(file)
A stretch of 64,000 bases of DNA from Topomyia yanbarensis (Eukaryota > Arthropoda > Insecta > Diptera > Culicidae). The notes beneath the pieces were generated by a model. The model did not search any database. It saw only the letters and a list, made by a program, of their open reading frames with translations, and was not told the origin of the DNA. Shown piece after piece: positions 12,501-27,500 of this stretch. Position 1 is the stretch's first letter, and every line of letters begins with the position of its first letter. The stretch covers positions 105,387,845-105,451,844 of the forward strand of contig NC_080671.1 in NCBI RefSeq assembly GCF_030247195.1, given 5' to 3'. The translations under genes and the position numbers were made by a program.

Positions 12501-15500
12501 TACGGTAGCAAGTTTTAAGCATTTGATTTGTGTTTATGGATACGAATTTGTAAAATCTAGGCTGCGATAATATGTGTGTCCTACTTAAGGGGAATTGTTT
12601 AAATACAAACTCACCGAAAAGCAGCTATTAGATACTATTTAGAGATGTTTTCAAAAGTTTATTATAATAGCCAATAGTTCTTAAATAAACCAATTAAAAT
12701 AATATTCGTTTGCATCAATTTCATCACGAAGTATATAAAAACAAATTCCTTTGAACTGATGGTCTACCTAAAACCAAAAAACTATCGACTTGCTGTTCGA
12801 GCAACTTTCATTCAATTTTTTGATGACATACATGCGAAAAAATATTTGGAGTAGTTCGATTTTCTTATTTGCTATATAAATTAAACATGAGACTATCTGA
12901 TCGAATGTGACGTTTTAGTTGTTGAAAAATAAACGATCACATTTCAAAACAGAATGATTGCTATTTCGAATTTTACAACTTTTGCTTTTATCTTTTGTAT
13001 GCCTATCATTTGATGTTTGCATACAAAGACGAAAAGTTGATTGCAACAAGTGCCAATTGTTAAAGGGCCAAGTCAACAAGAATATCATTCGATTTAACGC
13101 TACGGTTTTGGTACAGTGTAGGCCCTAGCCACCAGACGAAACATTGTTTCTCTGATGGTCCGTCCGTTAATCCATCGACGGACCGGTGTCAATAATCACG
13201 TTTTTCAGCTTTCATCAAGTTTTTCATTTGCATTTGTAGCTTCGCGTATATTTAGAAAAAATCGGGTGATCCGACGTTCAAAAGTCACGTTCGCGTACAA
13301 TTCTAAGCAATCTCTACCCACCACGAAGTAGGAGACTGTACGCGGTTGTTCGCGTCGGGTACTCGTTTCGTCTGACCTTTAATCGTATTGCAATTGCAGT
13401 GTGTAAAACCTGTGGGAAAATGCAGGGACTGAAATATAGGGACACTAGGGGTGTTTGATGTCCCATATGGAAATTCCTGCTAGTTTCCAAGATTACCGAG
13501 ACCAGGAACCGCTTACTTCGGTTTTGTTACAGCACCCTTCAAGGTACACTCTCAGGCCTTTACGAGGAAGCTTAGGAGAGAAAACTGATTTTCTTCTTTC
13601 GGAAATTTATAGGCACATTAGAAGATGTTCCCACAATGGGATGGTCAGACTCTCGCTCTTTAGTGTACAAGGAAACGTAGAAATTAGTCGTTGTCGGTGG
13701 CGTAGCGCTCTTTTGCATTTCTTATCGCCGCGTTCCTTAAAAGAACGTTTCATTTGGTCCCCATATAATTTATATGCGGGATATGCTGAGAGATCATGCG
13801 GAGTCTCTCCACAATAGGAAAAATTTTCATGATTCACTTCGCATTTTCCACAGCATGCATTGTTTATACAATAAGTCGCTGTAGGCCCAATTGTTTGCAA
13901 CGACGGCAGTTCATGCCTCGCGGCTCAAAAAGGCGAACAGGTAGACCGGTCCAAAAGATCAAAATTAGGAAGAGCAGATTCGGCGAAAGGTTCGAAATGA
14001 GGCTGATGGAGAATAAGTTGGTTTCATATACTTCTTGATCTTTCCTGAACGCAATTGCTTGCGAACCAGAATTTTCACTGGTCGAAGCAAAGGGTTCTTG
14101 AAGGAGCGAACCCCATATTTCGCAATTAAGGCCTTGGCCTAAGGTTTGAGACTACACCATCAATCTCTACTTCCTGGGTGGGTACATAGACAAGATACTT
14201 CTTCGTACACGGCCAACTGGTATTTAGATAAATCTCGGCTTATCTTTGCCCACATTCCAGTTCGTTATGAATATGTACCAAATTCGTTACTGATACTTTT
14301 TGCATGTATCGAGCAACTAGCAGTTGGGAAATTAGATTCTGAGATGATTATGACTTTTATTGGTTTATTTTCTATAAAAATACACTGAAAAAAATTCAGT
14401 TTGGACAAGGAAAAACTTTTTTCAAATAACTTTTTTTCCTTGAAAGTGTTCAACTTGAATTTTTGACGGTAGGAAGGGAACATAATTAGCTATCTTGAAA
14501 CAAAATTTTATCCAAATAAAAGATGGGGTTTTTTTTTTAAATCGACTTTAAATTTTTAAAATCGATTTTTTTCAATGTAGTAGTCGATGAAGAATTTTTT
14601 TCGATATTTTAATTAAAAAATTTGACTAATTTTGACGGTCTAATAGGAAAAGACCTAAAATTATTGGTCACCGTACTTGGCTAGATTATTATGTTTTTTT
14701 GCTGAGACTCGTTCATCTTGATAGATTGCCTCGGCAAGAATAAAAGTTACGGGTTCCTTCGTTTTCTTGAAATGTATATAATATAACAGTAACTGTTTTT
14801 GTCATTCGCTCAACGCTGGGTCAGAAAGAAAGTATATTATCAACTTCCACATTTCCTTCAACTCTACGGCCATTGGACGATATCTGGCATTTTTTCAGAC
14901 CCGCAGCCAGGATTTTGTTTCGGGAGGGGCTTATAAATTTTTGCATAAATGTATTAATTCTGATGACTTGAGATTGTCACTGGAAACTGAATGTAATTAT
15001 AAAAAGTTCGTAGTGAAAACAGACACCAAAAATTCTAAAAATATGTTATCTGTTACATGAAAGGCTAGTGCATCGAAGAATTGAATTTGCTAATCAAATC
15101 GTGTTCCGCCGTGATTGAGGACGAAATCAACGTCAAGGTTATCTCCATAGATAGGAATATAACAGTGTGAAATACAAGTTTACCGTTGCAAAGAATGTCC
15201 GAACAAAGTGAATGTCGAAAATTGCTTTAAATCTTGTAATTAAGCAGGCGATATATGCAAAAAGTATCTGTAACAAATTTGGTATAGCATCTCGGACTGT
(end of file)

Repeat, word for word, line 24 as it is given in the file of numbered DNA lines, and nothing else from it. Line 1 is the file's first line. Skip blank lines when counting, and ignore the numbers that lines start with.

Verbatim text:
14601 TCGATATTTTAATTAAAAAATTTGACTAATTTTGACGGTCTAATAGGAAAAGACCTAAAATTATTGGTCACCGTACTTGGCTAGATTATTATGTTTTTTT